The account owner should be careful to keep copies of all forms submitted. In addition, the account owner should keep copies of all correspondence from the account custodian indicating that the requested change was recorded. On occasion, the account custodian may make a mistake in processing the change, so it is important for the account owner to confirm the change was correctly recorded.

What If I Am the Designated Beneficiary?

The beneficiary does not need to take any action until the death of the account owner. It is generally the case that the account owner may change their beneficiary designation at any time (as discussed below), so the interest of the beneficiary does not vest until the death of the account owner.

Upon the death of the account owner, the designated beneficiary provides the account custodian the death certificate, claim forms, and other required documents. The account custodian then releases the funds to the beneficiary. (Often, the account custodian will offer to set up an investment or other account in the name of the beneficiary rather than distributing a lump sum payment.)

TODs and PODs

Transfer On Death (TOD) and Payable On Death (POD) bank accounts are another type of beneficiary designations. With a TOD/POD account, you can maintain ownership and control of the account during your lifetime, but the account will pass to the designated beneficiary upon your death.

TOD and POD accounts have the same pros and cons as other beneficiary designations. They are cheap, easy to set up, and effective. On the other hand, they do not address every contingency (such as if the designated beneficiary predeceases the account owner) and there is the possibility of forms being lost or not submitted correctly.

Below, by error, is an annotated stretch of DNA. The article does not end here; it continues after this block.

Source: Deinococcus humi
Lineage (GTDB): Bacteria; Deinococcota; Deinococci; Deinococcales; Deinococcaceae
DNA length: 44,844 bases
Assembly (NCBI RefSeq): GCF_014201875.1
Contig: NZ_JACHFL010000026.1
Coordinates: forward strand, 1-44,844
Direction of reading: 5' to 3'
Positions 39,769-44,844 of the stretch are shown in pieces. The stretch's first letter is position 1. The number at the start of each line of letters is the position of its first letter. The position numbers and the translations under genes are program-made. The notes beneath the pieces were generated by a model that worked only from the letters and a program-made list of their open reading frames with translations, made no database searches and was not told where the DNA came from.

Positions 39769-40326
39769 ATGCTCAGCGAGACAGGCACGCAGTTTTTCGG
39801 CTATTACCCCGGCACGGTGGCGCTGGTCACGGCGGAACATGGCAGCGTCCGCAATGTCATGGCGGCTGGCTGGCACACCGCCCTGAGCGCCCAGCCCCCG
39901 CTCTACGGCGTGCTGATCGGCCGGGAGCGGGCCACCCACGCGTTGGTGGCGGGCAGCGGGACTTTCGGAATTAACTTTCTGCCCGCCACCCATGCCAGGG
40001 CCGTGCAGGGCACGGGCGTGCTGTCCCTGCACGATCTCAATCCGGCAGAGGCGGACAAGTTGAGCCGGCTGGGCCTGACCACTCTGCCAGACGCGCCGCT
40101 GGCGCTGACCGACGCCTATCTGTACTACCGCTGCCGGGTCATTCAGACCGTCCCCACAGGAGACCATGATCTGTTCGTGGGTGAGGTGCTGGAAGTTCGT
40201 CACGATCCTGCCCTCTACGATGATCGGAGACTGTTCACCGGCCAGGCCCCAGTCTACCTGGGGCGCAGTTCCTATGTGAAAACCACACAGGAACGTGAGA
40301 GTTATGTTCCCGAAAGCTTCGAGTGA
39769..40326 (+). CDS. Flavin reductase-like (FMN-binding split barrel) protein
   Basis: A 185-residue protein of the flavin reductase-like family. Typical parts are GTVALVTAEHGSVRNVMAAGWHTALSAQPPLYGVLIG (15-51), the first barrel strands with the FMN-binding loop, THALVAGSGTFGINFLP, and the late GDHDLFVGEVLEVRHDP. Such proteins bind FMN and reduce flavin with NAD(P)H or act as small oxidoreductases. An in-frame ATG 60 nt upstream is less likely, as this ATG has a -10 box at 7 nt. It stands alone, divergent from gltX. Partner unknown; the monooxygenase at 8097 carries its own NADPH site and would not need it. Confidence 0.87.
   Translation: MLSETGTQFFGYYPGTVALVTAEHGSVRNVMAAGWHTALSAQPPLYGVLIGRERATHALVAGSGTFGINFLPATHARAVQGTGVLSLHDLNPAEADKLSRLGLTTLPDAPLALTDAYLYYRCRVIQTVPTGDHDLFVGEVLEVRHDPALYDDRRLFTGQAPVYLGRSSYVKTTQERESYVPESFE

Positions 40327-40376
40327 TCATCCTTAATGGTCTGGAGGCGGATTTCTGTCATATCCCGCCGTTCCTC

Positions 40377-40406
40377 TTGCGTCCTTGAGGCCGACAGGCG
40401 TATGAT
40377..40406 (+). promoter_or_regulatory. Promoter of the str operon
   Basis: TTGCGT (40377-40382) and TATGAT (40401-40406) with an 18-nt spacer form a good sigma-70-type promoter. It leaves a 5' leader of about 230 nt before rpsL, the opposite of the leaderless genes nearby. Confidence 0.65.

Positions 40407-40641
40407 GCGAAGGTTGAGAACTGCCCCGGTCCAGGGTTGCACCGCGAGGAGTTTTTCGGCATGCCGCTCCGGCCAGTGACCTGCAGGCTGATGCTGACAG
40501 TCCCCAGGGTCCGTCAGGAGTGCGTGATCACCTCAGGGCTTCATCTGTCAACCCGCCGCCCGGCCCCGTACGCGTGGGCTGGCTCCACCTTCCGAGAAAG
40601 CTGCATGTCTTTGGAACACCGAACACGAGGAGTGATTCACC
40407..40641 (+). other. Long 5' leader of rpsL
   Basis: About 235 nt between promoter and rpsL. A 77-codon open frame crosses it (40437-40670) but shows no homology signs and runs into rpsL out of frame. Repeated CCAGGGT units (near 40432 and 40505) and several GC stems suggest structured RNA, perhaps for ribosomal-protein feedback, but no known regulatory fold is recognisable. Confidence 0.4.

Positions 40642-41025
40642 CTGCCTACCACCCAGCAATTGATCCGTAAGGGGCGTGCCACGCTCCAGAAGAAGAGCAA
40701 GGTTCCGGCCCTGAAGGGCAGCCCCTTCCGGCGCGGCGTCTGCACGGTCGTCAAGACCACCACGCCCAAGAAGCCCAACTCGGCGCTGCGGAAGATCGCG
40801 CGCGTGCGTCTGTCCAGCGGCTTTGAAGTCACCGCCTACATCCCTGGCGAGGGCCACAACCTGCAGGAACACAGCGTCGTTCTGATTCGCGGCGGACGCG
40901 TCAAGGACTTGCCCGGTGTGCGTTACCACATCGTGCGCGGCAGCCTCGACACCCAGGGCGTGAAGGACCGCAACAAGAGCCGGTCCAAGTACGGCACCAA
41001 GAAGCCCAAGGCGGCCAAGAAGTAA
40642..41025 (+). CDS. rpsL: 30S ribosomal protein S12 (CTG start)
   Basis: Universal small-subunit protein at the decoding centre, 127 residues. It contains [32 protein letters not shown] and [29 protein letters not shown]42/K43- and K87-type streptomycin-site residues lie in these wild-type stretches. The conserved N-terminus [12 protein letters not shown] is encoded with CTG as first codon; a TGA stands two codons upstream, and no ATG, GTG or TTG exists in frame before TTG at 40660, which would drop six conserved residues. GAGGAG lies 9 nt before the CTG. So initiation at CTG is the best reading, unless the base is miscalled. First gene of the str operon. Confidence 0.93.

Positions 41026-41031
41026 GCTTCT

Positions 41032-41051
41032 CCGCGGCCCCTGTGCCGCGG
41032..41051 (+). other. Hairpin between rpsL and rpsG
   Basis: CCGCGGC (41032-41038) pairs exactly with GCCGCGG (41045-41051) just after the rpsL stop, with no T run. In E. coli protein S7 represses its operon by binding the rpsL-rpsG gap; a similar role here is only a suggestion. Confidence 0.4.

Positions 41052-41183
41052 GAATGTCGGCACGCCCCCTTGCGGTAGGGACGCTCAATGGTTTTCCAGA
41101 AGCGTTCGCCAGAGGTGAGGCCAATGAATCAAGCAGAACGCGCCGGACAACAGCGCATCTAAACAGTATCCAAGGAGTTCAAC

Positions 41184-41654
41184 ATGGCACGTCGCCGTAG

Real Property

It is possible to create a deed for real property that includes a type of beneficiary designation. With this deed, the property will pass to the designated beneficiary upon the death of the property owner.

To set up this type of arrangement, the deed must be carefully prepared to address possible contingencies. For example, what if the property owner desires to give the property to multiple beneficiaries? What if the designated beneficiary predeceases the property owner? What if the property owner later wants to change the designation?

The deed must be correctly signed, witnessed, and notarized in accordance with Florida law. It must also be recorded with the County Clerk.

Trusts as Beneficiaries

Many of the downsides and uncertainties related to beneficiary designations may be overcome by using the owner’s Trust as the account beneficiary.

For example, the account owner could create a beneficiary designation stating that the funds will be distributed to the owner’s Trust upon the death of the owner. The Trustee of the owner’s Trust would then receive the funds and distribute the funds according to the terms of the Trust.

In this manner, the owner would only need to file a beneficiary designation once. If the owner later wanted to change the recipient of the funds, the owner would just create a Trust Amendment. Note that one Trust Amendment could effectively be used to change the beneficiaries of many accounts if the Trust were the designated beneficiary on the accounts.

It is also true that the Trust would solve the problems related to a predeceasing beneficiary. A typical Trust identifies contingent beneficiaries to receive the Trust assets in the event that the primary Trust beneficiaries predecease the creator of the Trust.